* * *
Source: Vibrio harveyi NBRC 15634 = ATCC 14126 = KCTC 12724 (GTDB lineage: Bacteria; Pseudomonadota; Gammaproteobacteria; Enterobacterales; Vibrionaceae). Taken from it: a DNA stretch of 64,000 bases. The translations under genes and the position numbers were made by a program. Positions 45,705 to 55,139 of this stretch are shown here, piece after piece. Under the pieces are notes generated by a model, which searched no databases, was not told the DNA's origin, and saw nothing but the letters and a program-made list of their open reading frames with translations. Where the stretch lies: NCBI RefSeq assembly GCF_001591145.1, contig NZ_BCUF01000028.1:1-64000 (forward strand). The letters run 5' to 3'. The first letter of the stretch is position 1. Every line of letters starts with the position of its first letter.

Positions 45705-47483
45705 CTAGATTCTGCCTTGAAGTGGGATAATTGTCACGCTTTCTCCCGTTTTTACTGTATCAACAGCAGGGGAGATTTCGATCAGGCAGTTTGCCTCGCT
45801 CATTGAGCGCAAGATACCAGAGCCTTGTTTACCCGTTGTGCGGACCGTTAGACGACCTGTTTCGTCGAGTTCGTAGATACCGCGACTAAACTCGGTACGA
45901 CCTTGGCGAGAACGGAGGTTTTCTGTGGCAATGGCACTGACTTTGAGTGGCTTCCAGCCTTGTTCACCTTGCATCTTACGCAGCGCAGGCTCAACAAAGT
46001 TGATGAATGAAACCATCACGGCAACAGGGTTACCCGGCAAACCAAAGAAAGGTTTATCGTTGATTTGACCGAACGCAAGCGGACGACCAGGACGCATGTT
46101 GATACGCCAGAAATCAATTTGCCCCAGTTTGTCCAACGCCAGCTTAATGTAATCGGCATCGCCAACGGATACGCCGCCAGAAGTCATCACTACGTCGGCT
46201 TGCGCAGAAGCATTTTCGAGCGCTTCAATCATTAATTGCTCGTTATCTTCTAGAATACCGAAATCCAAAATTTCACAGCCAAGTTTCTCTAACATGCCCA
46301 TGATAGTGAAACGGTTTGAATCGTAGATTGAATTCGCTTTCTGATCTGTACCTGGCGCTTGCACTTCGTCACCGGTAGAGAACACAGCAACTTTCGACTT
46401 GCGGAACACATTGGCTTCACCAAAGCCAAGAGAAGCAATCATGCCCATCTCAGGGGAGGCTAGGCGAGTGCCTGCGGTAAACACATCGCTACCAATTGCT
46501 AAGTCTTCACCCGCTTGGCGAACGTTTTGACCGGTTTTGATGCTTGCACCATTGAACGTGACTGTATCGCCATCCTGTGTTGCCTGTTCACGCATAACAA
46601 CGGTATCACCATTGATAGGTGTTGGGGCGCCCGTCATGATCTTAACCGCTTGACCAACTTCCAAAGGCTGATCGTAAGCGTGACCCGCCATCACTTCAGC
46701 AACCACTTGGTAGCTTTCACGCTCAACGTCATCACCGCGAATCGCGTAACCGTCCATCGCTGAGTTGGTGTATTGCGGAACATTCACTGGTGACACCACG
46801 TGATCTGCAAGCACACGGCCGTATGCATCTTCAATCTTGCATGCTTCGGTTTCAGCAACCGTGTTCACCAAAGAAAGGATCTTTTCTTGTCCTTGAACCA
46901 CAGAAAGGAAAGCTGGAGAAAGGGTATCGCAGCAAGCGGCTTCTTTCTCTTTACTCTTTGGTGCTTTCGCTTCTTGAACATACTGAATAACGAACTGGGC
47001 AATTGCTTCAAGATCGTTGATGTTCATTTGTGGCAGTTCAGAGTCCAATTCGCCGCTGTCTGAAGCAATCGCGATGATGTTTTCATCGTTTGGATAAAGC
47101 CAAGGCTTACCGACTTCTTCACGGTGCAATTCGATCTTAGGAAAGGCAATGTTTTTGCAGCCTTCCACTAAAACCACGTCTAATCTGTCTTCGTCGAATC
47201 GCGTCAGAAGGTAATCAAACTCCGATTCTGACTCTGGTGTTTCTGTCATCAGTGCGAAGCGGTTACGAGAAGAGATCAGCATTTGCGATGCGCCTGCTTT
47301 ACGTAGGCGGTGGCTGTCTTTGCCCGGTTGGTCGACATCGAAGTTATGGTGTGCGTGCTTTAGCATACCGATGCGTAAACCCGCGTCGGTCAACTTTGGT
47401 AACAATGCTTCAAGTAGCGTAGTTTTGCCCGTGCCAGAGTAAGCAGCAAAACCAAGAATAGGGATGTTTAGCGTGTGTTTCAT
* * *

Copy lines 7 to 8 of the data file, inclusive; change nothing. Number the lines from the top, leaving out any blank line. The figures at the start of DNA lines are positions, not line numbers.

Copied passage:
46101 GATACGCCAGAAATCAATTTGCCCCAGTTTGTCCAACGCCAGCTTAATGTAATCGGCATCGCCAACGGATACGCCGCCAGAAGTCATCACTACGTCGGCT
46201 TGCGCAGAAGCATTTTCGAGCGCTTCAATCATTAATTGCTCGTTATCTTCTAGAATACCGAAATCCAAAATTTCACAGCCAAGTTTCTCTAACATGCCCA